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Abundant rains return in Ivory Coast cocoa regions

3 minute read

A farmer prepares to collect a cocoa pod at a cocoa farm in Alepe, Ivory Coast December 7, 2020. REUTERS/Luc Gnago/File Photo

  • Farmers said above average rainfall recorded
  • Rains to boost beans size, harvest from mid-August
  • Power outages slows grindings and buying

ABIDJAN, June 14 (Reuters) - Above average rainfall was recorded in Ivory Coast's cocoa growing regions last week, raising expectations for a strong finish of the April-to-September mid-crop cocoa harvest, farmers said on Monday.

Ivory Coast, the world's top cocoa grower, is in the middle of its March-to-November rainy season when downpours are abundant. Farmers need a mix of heavy rainfall and sunny spells to grow cocoa.

Farmers welcomed last week's rains after more than a month of dry conditions, saying that the downpour will strengthen crops for a significant harvest from mid-August.

But there were concerns over the shortage of buyers, farmers said. Lack of proper storage and drying conditions could hurt the quality of their beans if the heavy rains continue, they added.

Several cocoa cooperatives managers told Reuters that major grinders have reduced their purchases due to power cuts that have hampered operations.

The west African nation is suffering from severe power outages with power rationed to users due to a drop in generation capacity since late-April. This has reduce its grinding capacity. read more

The cooperative managers said grinders will raise purchases when power supply becomes regular, expected around July. read more

In the centre-western region of Daloa, and in the central regions of Bongouanou and Yamoussoukro, rains were above the average. Farmers said harvesting was tailing off but downpours from last week will reinvigorate trees for new flowering.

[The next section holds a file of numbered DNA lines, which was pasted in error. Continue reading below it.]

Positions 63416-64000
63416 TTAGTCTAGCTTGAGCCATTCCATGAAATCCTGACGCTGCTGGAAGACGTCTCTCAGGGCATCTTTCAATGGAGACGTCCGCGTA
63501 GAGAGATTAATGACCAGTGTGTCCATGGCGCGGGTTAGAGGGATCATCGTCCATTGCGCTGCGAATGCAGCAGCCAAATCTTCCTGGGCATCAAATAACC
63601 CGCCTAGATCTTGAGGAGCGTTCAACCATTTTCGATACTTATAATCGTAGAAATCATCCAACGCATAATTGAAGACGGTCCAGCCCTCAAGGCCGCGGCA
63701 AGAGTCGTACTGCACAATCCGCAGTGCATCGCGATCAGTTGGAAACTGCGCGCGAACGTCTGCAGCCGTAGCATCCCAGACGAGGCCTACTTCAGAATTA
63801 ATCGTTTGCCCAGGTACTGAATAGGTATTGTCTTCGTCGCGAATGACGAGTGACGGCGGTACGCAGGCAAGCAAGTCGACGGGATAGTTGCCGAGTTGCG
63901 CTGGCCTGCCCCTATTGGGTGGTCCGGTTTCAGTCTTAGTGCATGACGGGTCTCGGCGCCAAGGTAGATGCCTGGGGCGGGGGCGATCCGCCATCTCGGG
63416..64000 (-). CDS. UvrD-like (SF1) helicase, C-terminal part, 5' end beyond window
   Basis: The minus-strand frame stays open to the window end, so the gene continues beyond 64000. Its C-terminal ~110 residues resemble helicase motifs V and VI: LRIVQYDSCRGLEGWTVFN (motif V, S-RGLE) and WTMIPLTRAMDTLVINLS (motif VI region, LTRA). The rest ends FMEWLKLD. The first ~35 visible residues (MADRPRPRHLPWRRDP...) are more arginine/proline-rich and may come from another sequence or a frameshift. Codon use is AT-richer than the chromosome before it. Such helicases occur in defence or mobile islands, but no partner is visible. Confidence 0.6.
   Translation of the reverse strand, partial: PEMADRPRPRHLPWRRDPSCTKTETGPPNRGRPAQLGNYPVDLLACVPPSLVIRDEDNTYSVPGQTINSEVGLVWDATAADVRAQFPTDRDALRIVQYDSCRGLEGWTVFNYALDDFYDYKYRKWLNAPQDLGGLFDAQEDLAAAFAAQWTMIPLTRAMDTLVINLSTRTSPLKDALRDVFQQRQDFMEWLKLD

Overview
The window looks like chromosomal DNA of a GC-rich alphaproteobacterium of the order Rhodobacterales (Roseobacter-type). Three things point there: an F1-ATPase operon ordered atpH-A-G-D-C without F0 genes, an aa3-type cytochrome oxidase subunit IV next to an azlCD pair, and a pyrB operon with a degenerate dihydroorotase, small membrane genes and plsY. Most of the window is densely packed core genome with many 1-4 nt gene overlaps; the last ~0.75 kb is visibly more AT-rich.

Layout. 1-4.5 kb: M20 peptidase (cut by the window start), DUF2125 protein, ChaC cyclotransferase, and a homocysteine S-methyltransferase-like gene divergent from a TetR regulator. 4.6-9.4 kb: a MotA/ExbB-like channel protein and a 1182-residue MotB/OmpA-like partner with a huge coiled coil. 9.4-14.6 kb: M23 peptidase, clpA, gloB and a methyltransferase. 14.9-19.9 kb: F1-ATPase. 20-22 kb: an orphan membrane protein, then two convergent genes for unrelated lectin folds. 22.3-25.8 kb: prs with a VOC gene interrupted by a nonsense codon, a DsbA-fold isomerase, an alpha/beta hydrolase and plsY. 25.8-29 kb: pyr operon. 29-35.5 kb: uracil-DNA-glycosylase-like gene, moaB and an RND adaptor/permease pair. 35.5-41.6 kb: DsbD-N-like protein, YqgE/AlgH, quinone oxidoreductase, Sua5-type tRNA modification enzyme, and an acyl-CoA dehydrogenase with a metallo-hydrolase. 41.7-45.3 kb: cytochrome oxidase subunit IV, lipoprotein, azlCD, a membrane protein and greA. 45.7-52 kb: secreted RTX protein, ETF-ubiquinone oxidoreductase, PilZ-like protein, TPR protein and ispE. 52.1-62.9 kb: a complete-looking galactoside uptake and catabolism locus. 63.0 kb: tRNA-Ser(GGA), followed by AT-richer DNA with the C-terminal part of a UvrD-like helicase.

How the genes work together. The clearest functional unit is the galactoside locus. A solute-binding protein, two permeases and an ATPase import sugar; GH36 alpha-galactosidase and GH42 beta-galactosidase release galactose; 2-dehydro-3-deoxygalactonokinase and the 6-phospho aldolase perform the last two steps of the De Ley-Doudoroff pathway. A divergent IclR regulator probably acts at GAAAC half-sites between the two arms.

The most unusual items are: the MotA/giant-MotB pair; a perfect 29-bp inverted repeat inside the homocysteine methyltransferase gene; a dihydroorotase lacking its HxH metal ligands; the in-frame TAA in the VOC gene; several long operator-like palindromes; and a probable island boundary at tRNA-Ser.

Daloa saw 54.1 millimetres (mm) of rain last week, 26.5 mm above the five-year average.

In the western region of Soubre, at the heart of the Ivorian cocoa belt, and in the southern region of Divo, where rains were above the average, farmers said the rains would improve the size of beans to be harvested in about two months.

"If the rains continue, we'll have sizeable beans in the pods in August," said Eugene Krou, who farms near Soubre, where 66.5 mm fell last week, 11.5 mm above the average.

In the southern region of Agboville, and in the eastern region of Abengourou, rains were below the average but farmers said the level of soil moisture was sufficient, and the cloudy weather recorded was a sign for more rainfall this week.

Average temperature in the country during the week ranged from 26 to 28.9 degree Celsius.

Reporting by Loucoumane Coulibaly Writing by Bate Felix and Louise Heavens

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